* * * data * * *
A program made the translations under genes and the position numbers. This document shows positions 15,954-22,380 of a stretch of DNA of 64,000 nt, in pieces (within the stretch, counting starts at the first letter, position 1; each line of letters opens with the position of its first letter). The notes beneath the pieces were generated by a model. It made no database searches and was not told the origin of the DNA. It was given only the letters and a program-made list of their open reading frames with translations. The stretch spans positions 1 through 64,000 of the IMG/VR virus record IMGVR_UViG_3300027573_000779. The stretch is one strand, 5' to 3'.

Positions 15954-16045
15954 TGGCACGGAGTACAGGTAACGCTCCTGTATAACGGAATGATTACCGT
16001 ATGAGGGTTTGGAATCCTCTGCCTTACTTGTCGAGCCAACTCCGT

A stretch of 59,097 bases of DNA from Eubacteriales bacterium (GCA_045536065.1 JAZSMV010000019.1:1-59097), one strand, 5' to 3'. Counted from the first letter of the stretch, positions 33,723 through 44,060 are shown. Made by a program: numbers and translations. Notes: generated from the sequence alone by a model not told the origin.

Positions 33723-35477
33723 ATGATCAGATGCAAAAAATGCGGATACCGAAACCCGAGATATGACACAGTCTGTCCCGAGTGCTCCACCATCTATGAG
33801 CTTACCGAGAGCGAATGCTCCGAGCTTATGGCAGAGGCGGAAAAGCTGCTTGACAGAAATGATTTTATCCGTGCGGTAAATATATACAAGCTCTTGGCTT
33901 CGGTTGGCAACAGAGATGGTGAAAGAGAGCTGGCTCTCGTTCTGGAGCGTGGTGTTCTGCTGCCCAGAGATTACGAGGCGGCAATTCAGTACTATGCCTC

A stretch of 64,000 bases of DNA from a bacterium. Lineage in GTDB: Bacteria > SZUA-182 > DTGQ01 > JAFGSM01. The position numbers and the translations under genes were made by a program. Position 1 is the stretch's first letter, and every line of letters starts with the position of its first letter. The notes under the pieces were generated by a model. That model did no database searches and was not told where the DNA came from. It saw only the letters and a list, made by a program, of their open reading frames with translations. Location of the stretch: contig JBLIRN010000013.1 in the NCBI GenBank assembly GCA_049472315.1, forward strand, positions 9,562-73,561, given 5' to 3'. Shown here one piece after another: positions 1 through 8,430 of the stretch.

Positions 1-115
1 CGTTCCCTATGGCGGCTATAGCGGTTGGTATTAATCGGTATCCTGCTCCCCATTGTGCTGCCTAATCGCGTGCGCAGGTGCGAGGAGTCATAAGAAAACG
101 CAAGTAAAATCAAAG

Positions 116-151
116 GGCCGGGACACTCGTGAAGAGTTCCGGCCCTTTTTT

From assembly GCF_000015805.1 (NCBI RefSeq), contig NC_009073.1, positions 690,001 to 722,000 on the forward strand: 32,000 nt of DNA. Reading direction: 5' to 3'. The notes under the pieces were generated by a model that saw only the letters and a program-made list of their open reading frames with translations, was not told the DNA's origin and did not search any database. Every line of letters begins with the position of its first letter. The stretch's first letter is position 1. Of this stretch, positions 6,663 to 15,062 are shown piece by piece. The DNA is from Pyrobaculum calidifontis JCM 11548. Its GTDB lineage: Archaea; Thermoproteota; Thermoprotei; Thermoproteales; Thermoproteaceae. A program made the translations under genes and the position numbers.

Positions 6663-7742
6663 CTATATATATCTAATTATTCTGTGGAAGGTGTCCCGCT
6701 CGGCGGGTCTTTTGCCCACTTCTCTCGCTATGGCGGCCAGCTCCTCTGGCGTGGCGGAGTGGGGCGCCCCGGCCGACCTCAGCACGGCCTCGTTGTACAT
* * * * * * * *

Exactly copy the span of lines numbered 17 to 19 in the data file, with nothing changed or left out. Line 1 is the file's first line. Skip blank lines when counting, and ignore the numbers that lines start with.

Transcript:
Positions 6663-7742
6663 CTATATATATCTAATTATTCTGTGGAAGGTGTCCCGCT
6701 CGGCGGGTCTTTTGCCCACTTCTCTCGCTATGGCGGCCAGCTCCTCTGGCGTGGCGGAGTGGGGCGCCCCGGCCGACCTCAGCACGGCCTCGTTGTACAT